Skating through a Coup

Peaceful From here

 

Bangkok looks peaceful from here.

Thailand has been roiling in international media over the past weeks and months. Stories of political upheaval and violence abound. When I landed in Bangkok and as I began to learn the city’s streets I saw little physical evidence of unrest. In fact, the only evidence was the, admittedly large protest camp in Lumpini Park, a central park in Bangkok. I avoided this area, and thus all signs of discontent within the city. As time passed, I took in reports of violence, but it was always in the same areas, which were easily avoidable, and it was generally not too serious. In fact, most protests were organized and announced ahead of time. Thus, when the Army announced martial law on the 20th of May I saw little cause for concern and did the logical thing: I went ice skating.

In order to understand Thailand’s present political difficulties it is helpful to know some history. Until 1932 Thailand was governed by an ancient absolute monarchy. In this year, a coup easily overthrew the monarchy and established a constitutional monarchy with an elected government. A new king was chosen as a figurehead and the new prime minister lasted a year before being overthrown by the military. After an unpopular government cooperated with Japan during WW2, its more popular successor was overthrown in 1947 after being wrongly caught in controversy surrounding the new kings assassination. Time and time again since 1932 Thailand’s government has been overthrown. All in all their have been twelve coups since the establishment of the constitutional monarchy and 20 prime ministers during this ~ 80 year period. The army has played a pivotal role throughout, taking little respite from active participation in governance. It has consistently billed itself as a protector of the people and the economy. At worst, this statement is not untrue, but the consistent coups and some long periods of military rule lead many to question the army’s credibility.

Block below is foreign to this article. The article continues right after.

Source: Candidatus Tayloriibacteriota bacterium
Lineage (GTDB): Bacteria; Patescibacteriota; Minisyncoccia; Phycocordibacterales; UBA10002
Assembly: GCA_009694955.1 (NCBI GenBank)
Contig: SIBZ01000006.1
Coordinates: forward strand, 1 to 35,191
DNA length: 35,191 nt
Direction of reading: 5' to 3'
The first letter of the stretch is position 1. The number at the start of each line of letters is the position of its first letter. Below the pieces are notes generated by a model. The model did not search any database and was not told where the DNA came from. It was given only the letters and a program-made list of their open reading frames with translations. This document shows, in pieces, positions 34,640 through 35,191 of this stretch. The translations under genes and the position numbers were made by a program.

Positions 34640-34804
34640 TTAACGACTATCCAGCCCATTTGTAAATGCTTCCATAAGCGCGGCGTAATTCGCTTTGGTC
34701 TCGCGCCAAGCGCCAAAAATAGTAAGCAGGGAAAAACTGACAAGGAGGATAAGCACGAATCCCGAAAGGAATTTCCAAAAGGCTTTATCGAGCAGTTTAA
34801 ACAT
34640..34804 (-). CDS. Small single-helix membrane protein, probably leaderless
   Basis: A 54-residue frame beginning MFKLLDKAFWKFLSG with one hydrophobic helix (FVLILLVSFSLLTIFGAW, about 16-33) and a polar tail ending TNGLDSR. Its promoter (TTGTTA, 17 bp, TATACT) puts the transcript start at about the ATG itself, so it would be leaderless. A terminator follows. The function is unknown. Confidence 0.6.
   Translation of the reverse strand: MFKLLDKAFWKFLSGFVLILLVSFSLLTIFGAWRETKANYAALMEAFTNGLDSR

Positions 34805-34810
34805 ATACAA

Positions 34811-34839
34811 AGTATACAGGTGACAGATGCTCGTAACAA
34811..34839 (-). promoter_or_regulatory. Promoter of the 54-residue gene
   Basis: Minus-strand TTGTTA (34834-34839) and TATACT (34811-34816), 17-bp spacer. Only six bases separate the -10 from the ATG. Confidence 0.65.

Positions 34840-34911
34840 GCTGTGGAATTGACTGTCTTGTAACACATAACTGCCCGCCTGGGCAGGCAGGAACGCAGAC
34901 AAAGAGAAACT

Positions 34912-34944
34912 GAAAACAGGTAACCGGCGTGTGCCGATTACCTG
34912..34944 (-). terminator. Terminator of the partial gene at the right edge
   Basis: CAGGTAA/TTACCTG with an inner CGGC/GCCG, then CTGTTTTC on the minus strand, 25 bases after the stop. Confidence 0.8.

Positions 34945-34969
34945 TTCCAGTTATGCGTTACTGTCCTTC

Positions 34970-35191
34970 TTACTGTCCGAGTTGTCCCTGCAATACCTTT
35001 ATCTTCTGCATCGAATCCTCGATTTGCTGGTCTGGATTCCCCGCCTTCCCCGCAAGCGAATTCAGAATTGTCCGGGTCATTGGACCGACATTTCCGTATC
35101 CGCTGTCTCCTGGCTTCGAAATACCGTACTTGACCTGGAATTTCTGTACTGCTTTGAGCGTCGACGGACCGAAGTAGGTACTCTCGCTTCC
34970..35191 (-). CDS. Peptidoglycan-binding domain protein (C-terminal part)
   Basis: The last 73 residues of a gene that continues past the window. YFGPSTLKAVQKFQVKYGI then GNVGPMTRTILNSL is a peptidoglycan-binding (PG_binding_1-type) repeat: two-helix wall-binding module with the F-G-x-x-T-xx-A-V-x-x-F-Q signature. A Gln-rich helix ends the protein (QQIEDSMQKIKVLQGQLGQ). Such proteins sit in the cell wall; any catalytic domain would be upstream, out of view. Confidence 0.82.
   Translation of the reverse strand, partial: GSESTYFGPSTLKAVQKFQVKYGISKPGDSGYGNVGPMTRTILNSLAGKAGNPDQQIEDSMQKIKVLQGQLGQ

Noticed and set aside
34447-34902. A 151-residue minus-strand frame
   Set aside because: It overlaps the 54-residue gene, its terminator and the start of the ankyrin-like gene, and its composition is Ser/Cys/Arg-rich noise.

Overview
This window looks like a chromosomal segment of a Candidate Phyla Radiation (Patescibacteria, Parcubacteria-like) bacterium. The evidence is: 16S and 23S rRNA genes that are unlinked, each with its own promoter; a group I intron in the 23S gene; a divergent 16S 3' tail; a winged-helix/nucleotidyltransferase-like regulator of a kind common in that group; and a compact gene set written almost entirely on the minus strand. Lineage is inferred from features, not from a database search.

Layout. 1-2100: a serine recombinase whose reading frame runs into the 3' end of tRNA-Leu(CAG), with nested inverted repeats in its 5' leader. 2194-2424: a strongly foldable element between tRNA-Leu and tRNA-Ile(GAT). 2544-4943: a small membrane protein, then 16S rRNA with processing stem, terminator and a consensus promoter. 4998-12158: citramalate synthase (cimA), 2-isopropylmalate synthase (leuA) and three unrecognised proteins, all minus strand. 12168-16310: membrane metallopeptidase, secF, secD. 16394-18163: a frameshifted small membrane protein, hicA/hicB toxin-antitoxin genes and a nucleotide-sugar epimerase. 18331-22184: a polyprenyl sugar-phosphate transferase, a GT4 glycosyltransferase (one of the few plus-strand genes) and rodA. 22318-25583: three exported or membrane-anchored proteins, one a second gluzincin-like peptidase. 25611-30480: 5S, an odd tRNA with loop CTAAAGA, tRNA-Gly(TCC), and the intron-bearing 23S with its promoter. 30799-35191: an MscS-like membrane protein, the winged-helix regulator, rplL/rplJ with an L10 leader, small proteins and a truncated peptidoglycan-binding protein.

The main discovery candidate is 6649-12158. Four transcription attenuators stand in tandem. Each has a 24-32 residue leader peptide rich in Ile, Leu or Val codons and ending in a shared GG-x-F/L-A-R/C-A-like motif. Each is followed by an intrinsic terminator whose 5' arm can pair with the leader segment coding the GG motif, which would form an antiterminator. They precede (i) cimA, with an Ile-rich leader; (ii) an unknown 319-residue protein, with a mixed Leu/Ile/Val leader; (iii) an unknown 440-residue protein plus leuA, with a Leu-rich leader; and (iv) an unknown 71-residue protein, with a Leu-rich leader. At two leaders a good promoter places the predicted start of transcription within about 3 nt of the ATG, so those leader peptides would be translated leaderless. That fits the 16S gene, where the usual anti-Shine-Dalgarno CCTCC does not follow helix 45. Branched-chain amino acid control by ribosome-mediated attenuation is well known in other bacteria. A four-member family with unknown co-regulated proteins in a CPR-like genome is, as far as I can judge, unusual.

The current unrest began with the election of Thaksin Shinawatra in 2001. The government that this entrepreneur billionaire formed differed from previous administrations in that its supporters were rurally based and impoverished. This rural population makes up a strong majority of the country, but historically, the educated urban middle class and wealthy royalists have dominated politics. Thaksin’s party has easily won the last five elections in which up to 75% of the population turned out. His opposition, known as Yellow Shirts, is resentful of its lost influence. The supporters of the Shinawatra, known was Red Shirts, government have been made loyal through popular public programs.